I bought the Chlapik book when starting out engraving (some 20 years ago) and German is my native language, so I dare to say I understand what he writes.
The title Die Praxis des Notengraphikers
already narrows down its contents to a description of a music typesetter's practice
. Although he differentiates his examples in good and bad ones and thus is giving rules for music notation, his main point is describing the craftmanship. He emphasizes the artistic aspect of his work by using the word "Notengraphiker" ("Graphiker"=graphic designer). The book is from 1985, I do have the second edition from 1991 (today's spelling since 2004 would be "Grafiker").
The subtitle is "Wie entstehen unsere Noten?" which possibly should make the book interesting for a lay audience.
After describing the history of music engraving and discussing (and abandoning...) various newer develpments like music typewriters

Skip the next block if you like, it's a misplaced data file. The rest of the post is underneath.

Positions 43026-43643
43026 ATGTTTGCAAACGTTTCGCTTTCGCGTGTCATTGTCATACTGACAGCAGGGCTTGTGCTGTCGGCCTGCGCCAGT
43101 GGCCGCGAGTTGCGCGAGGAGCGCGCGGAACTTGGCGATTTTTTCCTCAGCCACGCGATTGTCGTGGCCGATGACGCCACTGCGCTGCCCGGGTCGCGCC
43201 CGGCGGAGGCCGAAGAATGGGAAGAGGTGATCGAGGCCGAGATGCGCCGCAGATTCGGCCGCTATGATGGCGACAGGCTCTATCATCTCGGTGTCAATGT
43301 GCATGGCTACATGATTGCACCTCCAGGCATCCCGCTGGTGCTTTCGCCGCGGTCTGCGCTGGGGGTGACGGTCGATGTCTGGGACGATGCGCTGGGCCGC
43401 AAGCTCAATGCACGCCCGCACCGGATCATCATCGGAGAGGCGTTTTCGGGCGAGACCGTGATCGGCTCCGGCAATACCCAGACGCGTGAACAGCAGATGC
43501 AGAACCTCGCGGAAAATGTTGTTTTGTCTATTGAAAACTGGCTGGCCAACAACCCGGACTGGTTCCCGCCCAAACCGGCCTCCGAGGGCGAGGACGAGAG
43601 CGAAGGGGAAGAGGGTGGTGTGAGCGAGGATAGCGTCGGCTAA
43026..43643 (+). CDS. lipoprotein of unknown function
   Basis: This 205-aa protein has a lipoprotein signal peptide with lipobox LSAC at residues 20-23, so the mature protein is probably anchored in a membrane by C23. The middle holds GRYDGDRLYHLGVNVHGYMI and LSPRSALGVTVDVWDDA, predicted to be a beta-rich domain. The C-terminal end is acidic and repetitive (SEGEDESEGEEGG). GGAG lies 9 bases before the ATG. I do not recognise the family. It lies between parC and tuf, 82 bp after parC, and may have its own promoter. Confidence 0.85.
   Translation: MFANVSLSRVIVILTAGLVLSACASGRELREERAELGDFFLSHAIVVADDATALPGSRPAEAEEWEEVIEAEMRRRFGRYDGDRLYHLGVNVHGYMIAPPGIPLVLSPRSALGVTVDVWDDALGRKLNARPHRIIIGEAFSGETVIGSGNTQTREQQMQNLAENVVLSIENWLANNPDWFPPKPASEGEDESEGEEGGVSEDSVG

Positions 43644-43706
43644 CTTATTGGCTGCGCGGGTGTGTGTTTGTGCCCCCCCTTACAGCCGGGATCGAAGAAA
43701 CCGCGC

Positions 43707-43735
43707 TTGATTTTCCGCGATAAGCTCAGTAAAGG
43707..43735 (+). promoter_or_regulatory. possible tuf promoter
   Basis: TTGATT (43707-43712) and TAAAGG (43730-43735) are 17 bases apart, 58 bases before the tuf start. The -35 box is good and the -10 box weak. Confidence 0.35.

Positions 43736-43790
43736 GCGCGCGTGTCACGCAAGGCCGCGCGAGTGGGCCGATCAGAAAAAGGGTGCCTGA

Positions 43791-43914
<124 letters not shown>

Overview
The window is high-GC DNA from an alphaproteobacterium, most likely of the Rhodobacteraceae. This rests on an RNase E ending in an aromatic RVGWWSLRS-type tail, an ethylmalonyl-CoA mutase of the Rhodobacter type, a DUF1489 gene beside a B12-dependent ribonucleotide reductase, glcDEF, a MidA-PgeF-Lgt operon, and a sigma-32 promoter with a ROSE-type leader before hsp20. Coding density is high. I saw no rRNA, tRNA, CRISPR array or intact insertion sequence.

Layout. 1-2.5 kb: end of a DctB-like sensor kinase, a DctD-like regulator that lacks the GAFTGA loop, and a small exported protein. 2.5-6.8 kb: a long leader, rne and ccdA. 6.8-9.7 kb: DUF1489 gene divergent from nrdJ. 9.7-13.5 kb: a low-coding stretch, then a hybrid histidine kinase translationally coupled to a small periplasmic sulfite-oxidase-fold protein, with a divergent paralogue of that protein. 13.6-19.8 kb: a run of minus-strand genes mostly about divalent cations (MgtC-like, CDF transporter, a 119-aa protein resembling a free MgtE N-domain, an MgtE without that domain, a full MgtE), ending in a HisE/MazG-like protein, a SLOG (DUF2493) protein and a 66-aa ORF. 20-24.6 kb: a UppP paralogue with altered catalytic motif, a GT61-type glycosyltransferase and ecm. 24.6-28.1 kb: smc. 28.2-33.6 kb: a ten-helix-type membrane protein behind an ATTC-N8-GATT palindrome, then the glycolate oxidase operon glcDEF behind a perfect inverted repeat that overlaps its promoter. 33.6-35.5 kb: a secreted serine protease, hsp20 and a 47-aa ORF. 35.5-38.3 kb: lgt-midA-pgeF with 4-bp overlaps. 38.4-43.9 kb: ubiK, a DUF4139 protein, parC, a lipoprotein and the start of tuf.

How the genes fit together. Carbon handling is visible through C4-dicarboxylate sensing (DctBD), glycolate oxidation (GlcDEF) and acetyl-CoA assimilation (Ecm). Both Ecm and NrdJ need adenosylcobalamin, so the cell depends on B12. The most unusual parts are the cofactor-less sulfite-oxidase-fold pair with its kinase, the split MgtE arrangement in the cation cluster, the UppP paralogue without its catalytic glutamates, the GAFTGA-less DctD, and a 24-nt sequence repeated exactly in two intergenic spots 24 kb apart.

, he has a chapter on computer-aided music typesetting which is totally outdated from today's point of view.
He explains measurement units like Rastral, Zwischenraumzahlen and horizontal note spacing based on Achtelabständen. He elaborates on beaming, beam angles, clefs, key signatures, correct placements of accidentals (has helped me a lot), dots, barlines, rests, fermatas/ceasuras, cue notes, slur placement, multiple voices in one staff, triplets, articulations, grace notes, tempo markings, measure numbering etc. .
Chlapik then gives rules and suggestions for specific instruments like piano and organ and for scores in general. Lyrics are discussed extensively, even covering yodel syllables. He finishes this chapter with further explanations on percussion instruments and text typesetting.
The book can serve as a reference, but has a notable emphasis on the history, the craftmanship and of personal experience and judgement. In the preface, Chlapik explains that the book was written on behalf of his employer, Musikverlag Doblinger in Vienna, as a reference (and "Arbeitsanleitung"=working instruction) for later music engravers. The book is mainly of historic interest as a snapshot of music engraving as an artistic craft.